Taiwan College Student Burns Himself To Death After Argument With Father Over Video Games

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Taiwan College Student Burns Himself To Death After Argument With Father Over Video Games


Hsueh Jun-Chen, a 22-year-old university student in western Taiwan, committed suicide by self immolation after a heated argument with his father the night before.

The Daily Mail is reporting that Hsueh had a heated argument with his father Liu, 48, which “tipped him over the edge.” Hsueh lived with his family in the town of Fenyuan in western Taiwan when Liu knocked on his son’s door and requested that he turn in for the night rather than stay up late to play online video games. During the fight, Liu reportedly said to his son that he was fed up with his gaming habits and wanted him to stop it all together. Liu was quoted in the Daily Mail as saying the following.

“I had simply said that he should sleep rather than play because university was starting again after the holidays.”

When Liu woke up the following morning, Hsueh was missing from his room. Liu went to the garage to see if his son had left on his motorbike and saw that the bike was still there. However, two cans of gasoline were missing. Liu would find his son’s burnt remains 300 meters away from the house with the missing cans of gasoline next to him.

Police in Taiwan issued a statement saying: ‘We are continuing our investigations but it seems that the pressure of his studies and finding a job after graduation may have been a factor and his father telling him to stop playing on the computer may have tipped him over the edge.”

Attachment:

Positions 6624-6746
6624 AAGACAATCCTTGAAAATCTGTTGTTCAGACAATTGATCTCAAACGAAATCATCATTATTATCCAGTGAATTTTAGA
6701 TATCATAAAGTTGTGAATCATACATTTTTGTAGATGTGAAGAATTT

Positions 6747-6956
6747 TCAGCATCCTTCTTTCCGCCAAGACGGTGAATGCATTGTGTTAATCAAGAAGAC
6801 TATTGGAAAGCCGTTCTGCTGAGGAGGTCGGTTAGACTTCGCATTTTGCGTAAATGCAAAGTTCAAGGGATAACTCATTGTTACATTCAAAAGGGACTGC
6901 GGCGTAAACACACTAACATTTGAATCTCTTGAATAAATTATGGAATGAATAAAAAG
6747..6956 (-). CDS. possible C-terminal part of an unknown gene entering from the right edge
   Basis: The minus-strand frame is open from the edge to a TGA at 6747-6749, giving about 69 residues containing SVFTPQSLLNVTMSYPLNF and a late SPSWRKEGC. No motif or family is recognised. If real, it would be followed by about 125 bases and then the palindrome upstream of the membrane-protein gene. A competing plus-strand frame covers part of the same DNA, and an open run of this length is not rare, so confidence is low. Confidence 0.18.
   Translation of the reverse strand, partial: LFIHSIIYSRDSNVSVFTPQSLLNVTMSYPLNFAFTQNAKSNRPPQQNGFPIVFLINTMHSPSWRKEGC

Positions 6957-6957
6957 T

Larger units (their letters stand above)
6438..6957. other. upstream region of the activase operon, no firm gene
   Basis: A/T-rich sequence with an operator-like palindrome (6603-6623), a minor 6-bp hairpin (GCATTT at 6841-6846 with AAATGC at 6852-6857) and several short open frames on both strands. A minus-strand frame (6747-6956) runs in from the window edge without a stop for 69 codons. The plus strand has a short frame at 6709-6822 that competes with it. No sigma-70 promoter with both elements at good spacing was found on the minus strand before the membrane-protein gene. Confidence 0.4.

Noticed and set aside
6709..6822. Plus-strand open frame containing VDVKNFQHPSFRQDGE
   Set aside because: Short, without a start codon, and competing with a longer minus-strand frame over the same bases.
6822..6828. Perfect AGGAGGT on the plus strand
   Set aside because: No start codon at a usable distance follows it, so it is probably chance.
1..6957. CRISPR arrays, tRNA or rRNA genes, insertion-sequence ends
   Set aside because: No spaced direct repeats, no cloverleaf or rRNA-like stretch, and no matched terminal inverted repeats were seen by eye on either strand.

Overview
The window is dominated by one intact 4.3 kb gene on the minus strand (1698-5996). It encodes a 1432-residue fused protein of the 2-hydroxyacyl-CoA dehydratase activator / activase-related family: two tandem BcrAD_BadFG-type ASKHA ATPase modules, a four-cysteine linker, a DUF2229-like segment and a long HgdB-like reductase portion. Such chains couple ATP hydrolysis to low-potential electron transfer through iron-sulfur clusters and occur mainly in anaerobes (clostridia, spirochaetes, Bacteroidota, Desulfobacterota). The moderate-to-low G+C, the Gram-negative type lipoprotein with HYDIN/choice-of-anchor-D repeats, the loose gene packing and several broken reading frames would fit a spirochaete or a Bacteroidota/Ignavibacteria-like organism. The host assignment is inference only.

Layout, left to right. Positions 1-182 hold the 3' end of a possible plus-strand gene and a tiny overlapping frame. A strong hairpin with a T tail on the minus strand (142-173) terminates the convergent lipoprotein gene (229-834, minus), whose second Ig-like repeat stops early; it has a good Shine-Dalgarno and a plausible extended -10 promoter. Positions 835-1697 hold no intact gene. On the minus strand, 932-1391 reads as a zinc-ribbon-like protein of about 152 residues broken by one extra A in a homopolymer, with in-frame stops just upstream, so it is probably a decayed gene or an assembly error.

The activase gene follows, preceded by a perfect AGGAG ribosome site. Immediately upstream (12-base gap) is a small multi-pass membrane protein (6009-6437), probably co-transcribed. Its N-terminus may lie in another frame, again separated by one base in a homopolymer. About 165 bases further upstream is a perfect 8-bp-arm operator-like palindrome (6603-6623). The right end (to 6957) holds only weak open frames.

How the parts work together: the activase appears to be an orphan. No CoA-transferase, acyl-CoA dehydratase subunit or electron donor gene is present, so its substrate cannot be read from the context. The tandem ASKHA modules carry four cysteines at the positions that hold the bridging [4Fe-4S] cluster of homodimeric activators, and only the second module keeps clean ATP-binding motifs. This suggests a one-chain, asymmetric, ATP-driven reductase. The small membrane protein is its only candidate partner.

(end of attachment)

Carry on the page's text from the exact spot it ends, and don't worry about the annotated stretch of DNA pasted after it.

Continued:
This is not the first suicide in Taiwan to have a connection to video games. The Daily Dot reported on a suicide on January 1 that involved the death of a man in New Taipei City. The 38-year-old man, Chu, was found dead in the bathroom after a 5 day gaming binge in the local video game cafe. A week later, another gamer died of heart failure and exhaustion from 72 hours of straight play.

The problem of video game addiction is not just isolated to Taiwan, as deaths have been reported in China, Japan, and South Korea. The Inquisitr reported on two parents who left their baby Sarang to die while they nurtured a virtual baby in an MMO they played together at an internet cafe. A documentary entitled Love Child was made in the aftermath of the incident, which aired on HBO.

Readers may instantly draw ire at the video game as the source of the evil in this story of Hsueh, but many people forget to look beyond the story with the eyes of western culture. Asia, in general, is a society founded on “honor” and “shame.” A culture with no hope is cited as many of the reasons for the negative birth rates in countries like Japan. Many youth find escape from the culture in things like online video games, where the only limit is the imagination along with a sense of control and approval that come with it.

The police in Taiwan speculate that the stress of studies, finding a job, and other elements led to the suicide of Hsueh Jun-Chen. Psychology Today reminds readers that suicide is perceived in a different way than it is in western countries like the United States. It is entirely possible that Hsueh felt he would be less of a burden on his family, or that his death would erase a sense of “shame.” Whatever the reason, it was strong enough for a 22-year-old man to willingly kill himself in an extremely painful way.

Liz Woolley

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